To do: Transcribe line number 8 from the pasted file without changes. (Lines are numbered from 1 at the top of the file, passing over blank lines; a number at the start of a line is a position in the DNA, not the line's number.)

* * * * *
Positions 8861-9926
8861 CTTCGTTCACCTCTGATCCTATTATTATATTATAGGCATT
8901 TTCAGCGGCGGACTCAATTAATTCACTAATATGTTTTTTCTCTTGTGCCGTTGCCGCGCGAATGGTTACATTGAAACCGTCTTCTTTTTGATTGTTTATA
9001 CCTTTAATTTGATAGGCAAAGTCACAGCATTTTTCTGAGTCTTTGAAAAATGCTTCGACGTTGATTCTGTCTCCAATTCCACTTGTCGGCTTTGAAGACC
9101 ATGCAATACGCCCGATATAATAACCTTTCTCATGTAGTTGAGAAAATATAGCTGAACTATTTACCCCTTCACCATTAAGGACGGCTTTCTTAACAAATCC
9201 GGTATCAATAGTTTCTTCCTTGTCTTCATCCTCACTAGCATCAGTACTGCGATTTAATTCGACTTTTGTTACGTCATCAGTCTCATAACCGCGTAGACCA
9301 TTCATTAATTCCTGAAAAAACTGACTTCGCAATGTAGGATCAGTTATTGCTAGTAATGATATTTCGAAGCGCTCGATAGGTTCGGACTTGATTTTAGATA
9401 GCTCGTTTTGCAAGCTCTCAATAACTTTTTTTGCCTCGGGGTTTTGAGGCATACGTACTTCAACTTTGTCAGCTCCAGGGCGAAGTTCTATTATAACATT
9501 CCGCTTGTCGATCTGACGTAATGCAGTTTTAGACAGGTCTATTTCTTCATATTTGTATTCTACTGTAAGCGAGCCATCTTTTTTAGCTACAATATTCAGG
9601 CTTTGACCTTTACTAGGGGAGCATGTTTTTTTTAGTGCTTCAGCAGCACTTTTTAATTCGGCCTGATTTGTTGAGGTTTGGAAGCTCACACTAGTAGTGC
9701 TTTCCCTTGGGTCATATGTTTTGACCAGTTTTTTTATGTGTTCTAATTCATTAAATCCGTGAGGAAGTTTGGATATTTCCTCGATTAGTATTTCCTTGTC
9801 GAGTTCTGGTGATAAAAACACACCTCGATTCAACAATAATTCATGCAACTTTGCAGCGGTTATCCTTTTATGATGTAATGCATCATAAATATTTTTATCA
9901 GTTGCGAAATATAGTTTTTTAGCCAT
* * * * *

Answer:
9401 GCTCGTTTTGCAAGCTCTCAATAACTTTTTTTGCCTCGGGGTTTTGAGGCATACGTACTTCAACTTTGTCAGCTCCAGGGCGAAGTTCTATTATAACATT